July 9-22, 2004
Vol. 34, Issue 13
Back Issues
Make the Grade

Quandt elected to academy
Special collections closing to move

Ford to spearhead graduate studies
Exceptional Assistants Program

Apprentice Program
On the set of U.Va.’s ER for medical students
Leaders need to recharge, too
U.Va.’s library on display
See the latest in multimedia
Levy legacy: A U.Va. richer in black culture


News briefs

Quandt elected to academy
William B. Quandt, Edward R. Stettinius Professor of Politics, has been elected to the American Academy of Arts and Sciences. He joins another U.Va. faculty member, creative writing professor Ann Beattie, who will be formally inducted in October among 178 new fellows and 24 foreign honorary members. The academy elects members for their contributions to scholarship, business, the arts and public affairs.
Quandt, who teaches courses on the Middle East and American foreign policy, recently stepped down as vice provost for international affairs, a newly created post he took in 2000. He has been a senior fellow at the Brookings Institution, where he conducted research on the Middle East, American policy toward the Arab-Israeli conflict and energy policy. He also served on the National Security Council in the 1970s and was actively involved in the negotiations that led to the Camp David
Accords and the Egyptian-Israeli peace treaty.

Beattie’s appointment was reported in the May 28 issue of Inside UVA.

Special Collections closing to move
Special Collections, located in Alderman Library, will be closed July 12 until Aug. 8 as it moves to a new facility, the Mary and David Harrison Institute for American History, Literature and Culture/The Albert and Shirley Small Special Collections Library. During the move, the Special Collections reading room, the staff and the special collections themselves will not be available. Services will be limited preceding July 12 to prepare for the move. Special Collections will reopen Aug. 9 in the Small Library. For information and a list of related service changes, visit www.lib.virginia.edu/newlib/index.

In Memoriam
• Barbara Brent, of Charlottesville, died June 3. She was employed at the University for approximately 30 years as secretary to the head of the department of chemistry and as secretary to the dean of the Darden School.

• Raynell G. Lantor, 84, South Boston’s first woman mayor who served on the U.Va. Board of Visitors from 1958 to 1966, died
June 8.

• Benjamin C. Sturgill, professor of pathology, died June 13. An alumnus of the U.Va. Medical School, he spent two years at the National Institutes of Health and then joined the Medical School’s pathology department. In 1991, he became associate dean and chairman of the Committee on Admissions, a position he held until his retirement in June 2003. A memorial service will be held at the University Chapel at a later date.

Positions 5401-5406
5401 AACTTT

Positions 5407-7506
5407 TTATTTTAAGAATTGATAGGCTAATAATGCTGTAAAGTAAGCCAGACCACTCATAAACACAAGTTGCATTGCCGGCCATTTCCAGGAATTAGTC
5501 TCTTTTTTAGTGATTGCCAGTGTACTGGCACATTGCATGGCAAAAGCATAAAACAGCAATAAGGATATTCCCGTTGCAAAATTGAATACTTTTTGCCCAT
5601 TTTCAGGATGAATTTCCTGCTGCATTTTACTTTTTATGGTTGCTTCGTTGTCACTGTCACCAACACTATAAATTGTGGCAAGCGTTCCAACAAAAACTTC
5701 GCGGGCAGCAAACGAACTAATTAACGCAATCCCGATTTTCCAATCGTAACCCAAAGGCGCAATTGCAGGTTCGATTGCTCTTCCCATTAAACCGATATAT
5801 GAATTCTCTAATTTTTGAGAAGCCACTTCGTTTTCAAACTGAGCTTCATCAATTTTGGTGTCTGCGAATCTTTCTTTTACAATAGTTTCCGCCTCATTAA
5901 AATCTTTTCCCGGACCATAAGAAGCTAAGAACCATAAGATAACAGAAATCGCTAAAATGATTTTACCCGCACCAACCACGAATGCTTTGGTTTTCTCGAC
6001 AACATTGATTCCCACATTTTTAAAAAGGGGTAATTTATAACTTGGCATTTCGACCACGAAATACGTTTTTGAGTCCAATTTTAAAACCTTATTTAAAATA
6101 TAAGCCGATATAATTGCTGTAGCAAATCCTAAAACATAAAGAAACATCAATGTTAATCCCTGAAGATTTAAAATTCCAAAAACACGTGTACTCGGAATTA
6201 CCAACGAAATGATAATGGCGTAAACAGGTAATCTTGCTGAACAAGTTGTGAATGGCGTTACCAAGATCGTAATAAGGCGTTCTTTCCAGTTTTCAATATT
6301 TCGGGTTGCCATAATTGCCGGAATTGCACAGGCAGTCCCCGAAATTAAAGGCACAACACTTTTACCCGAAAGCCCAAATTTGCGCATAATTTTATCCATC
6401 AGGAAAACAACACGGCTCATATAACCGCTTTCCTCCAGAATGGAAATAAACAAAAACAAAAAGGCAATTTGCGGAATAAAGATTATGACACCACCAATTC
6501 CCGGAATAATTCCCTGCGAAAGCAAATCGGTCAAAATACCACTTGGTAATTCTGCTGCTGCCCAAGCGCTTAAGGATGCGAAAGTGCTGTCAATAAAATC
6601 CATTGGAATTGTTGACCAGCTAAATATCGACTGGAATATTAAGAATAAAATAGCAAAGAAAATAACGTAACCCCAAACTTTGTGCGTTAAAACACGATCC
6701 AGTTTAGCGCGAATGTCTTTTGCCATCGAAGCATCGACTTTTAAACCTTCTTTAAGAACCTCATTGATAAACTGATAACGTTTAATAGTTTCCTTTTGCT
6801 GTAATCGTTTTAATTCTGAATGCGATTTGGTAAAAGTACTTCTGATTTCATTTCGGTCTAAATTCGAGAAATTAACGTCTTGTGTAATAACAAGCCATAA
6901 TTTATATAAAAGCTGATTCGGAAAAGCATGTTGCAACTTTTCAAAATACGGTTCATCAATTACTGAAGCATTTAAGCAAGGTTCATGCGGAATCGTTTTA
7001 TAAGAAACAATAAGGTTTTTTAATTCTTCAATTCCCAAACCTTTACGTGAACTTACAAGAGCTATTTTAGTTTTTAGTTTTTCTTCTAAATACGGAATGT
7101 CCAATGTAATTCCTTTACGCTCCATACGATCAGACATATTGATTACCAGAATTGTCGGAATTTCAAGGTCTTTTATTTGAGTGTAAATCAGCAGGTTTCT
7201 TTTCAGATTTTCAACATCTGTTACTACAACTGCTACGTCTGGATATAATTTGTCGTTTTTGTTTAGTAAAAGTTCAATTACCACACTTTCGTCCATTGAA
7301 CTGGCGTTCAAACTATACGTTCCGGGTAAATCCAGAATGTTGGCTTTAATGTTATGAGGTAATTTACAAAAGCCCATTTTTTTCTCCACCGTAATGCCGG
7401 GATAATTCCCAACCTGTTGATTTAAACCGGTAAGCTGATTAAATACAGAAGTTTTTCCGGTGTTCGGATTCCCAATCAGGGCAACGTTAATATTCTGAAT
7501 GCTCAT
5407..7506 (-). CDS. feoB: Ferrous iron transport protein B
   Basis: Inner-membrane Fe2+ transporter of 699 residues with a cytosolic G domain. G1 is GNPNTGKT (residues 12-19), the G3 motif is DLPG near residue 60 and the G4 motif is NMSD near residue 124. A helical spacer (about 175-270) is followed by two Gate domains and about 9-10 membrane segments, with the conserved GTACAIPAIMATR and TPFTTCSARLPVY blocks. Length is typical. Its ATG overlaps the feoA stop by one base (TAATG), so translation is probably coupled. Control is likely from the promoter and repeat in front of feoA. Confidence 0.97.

• Clyde Gordon Hall, 71, of Charlottesville, died June 14. He was
retired from the U.Va. Police Department.

• Susie Brown Kemp, 56, of Charlottesville, died June 19. She was an employee in the Facilities Management department for eight years.

• Jessie S. Jones Sr., 78, of Charlottesville, died June 19. He was
retired from the housing department.

• Philip Tiesler Hoeffer Jr., 75, of Charlottesville, died June 25. He retired from U.Va. after 22 years of service.

• John Steve Catilo, 20, a U.Va. student and crew coach, drowned in the Potomac River June 25, while teaching novices how to row. He apparently lost his balance while trying to restart the engine of the motorboat he was in that followed the nine-person rowing shell.

Monroe Hill on historic list
Monroe Hill House, once the home of James Monroe and now part of Brown College, has been named to the National Register of Historic Places. Monroe Hill is the only building on Grounds that predates the Academical Village.

Monroe Hill College was established in 1986 as the first modern residential college at the University and renamed Brown College in recognition of the Brown family donors. Along with a principal and a director of studies, about 40 faculty fellows maintain close ties to Brown College.

Nanotechnology — It’s a small world
The Engineering School’s Center for Nanoscopic Materials Design,
funded by the National Science Foundation and the state’s Center for Innovative Technology, spotlighted nanomanufacturing-related research and business activity under way in the Commonwealth at a June conference. Researchers from eight Virginia universities and representatives from federal labs and related businesses explored progress in the field for biomedicine and emerging technologies.

Help kids beat the heat
The Pediatric Emergency Department treats an average of 70 children each summer for heat-related illnesses during participation in organized and “pick-up” sports. A new project called SAFEKIDS provides a phone “HEATline” with daily updates on heat and humidity, guidelines to prevent dehydration and tips for appropriate activity level and sportswear. The numbers, 243-7207 and 1-866-268-1472 (toll-free), will be active through October. The project is sponsored by SAFEKIDS-Thomas Jefferson District, the Charlottesville-Albemarle Rescue Squad and U.Va.’s Children’s Medical Center, Sports Medicine, pediatric emergency medicine and athletics.

Making Headlines
U.Va. faculty and staff media quotes recently cited in Headlines@U.Va.:

Kenneth S. Abraham, law professor
• “The Price Of Life After 9/11,” New York Times, June 18

Taylor Antrim, Henry Hoyns Fellow in Fiction Writing
• “’Visits From The Drowned Girl’: Accidental Voyeur, New York Times, June 13

Cindy S. Aron, history professor
• “Americans Find Relaxing Tough Work” (column), Bangor (Maine) Daily News, June 26

Richard Bonnie, law professor
• “Anti-Death Activists Buoyed By Nichols Verdict,” Reuters, June 15

David W. Breneman, dean, Curry School of Education
• National Public Radio, “All Things Considered,” report on the economic appeal of community colleges, June 25
• “New Course for Liberal Arts: Intro to Job Market,” New York Times, June 19
• “Ronald Reagan Remembered: His Administration Proposed Numerous Cutbacks in Federal Aid, and Stood Watch Over the Beginning of the Culture Wars,” Chronicle of Higher Education, June 15

John T. Casteen III, president of the University
• “Dr. James T. Rogers to Retire From Commission on Colleges After 20 Years as Executive Director,” PR Newswire, June 23

Maurice Cox, architecture professor
• “Masters of Design: 20 Creative Mavericks and What You Can Learn From Them,” Fast Company, June issue

Rob Cross, commerce professor
• “Know What You Know” (book review), Financial Times (London), June 24

Richard F. DeMong, professor of bank management
• “Federal Reserve Bank of Richmond Selects New President From Within,” Norfolk Virginian-Pilot, June 18

Kenneth Elzinga, economics professor
• “Lighter Moments Leaven Court Case: Oracle Proceedings Have Some Notes of Stand-Up Comedy,” San Francisco Chronicle, June 28